Ontology is the philosophical discipline concerned with questions of existence: What actually exists? How does it exist?*
One of the most important distinctions in ontology is the distinction between reductionism and holism. These are both relatively recently-coined terms, but the distinction has been there since the beginning of Eurasian philosophy, and it's pretty important to get it right. (It's much more complicated than the way I'm presenting it here, but this is a simple summary.)
Tuesday, 18 December 2012
Thursday, 13 December 2012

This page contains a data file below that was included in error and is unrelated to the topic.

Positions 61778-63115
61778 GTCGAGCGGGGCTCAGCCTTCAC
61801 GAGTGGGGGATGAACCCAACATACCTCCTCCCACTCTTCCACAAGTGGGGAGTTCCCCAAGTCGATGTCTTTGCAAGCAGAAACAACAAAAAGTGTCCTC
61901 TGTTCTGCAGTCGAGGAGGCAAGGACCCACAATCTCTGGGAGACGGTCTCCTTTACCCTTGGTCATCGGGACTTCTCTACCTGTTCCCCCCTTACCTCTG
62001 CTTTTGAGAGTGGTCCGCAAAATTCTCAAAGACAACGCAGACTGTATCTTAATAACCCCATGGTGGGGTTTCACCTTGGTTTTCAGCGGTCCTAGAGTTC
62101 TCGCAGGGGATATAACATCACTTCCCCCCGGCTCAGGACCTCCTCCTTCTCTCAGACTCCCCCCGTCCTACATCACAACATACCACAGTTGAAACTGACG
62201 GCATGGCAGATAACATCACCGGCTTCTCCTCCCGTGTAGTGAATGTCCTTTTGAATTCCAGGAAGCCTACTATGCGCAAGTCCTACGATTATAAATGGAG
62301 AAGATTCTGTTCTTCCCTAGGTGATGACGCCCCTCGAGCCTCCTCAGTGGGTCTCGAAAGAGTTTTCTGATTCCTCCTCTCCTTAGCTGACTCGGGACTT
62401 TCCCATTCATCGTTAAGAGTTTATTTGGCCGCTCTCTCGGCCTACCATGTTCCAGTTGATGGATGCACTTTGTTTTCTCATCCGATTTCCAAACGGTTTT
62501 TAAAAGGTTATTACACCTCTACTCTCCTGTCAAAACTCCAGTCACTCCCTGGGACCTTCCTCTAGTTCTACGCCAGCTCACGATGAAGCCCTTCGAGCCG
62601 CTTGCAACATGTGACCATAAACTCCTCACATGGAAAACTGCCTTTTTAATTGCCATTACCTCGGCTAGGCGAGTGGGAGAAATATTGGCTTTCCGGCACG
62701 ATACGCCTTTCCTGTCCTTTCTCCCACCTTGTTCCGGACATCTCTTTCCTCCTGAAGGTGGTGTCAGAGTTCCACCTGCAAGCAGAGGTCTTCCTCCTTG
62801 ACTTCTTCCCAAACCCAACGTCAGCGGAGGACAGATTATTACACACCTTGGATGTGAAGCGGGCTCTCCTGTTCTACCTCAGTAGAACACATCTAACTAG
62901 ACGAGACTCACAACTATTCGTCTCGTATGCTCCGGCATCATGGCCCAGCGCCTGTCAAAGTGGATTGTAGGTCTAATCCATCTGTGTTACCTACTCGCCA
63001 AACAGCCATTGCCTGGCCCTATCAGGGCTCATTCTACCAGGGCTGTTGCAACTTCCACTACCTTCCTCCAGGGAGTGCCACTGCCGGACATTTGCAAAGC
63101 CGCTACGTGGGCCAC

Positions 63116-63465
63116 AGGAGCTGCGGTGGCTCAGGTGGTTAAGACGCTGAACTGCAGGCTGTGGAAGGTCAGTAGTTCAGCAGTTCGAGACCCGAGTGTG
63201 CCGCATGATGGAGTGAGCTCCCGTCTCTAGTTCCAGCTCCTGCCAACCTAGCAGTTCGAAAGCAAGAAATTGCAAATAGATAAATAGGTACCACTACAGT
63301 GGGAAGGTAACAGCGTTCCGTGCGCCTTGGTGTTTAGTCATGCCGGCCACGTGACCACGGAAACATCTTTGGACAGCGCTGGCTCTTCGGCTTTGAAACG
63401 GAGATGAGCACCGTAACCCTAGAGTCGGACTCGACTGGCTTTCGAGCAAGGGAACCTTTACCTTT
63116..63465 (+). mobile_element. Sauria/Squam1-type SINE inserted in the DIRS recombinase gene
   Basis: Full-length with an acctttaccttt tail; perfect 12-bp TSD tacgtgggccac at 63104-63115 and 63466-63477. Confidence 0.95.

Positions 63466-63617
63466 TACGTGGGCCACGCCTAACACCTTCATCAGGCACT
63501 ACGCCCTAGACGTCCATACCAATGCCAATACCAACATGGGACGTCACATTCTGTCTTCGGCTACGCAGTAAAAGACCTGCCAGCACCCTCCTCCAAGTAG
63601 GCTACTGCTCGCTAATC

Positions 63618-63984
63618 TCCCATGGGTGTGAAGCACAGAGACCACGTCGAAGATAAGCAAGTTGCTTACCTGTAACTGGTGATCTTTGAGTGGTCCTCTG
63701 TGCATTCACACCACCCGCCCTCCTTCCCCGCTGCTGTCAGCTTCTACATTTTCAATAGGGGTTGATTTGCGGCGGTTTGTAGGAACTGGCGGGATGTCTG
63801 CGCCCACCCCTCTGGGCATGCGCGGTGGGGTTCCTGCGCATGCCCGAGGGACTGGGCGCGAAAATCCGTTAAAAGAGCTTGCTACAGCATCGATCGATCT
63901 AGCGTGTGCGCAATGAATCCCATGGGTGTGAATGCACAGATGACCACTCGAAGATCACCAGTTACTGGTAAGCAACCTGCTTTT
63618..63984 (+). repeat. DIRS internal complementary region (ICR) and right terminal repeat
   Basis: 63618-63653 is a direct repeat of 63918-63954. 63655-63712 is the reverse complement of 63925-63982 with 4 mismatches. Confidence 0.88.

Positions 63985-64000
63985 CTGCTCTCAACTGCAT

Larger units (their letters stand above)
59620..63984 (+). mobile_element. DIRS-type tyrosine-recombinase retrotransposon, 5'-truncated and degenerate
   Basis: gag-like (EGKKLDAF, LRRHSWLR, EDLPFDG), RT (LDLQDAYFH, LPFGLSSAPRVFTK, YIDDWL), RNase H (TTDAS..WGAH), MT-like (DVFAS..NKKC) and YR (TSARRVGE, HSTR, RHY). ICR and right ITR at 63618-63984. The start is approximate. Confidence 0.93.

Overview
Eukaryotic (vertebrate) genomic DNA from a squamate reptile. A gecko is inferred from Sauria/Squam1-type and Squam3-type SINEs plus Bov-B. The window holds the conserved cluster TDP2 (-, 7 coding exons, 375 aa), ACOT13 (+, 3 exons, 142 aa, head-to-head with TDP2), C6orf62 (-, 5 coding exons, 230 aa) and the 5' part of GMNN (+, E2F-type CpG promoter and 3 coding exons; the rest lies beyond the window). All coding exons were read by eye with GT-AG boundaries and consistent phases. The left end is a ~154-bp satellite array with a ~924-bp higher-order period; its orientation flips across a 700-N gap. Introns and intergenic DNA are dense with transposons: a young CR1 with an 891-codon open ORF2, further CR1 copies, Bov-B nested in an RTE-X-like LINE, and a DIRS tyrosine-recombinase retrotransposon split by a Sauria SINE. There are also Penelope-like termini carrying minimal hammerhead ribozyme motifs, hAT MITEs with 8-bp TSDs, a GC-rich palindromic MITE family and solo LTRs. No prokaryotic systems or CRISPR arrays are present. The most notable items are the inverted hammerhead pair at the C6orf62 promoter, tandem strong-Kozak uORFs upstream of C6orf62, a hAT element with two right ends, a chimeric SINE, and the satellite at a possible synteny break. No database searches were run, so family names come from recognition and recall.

Although I am relatively new to Burmese history and historiography, I like to think I know a fair amount about southeast Asia as a whole. As such, I feel confident enough to take a break from epistemology to review the book I've just been reading, A History of Myanmar Since Ancient Times, by historians Michael Aung-Thwin and Maitrii Aung-Thwin (2012, London: Reaktion Books). The book deals with the history of Myanmar from 40,000 BCE to the present in a little under three hundred pages, but I am only concerned with the first 140 pages or so - from the arrival of H. erectus to the declines of Ava (Inwa) and Pegu in the early sixteenth century (while I find the recent history of Myanmar interesting, my purpose in reading the book was to gain an understanding of prehistoric and ancient times).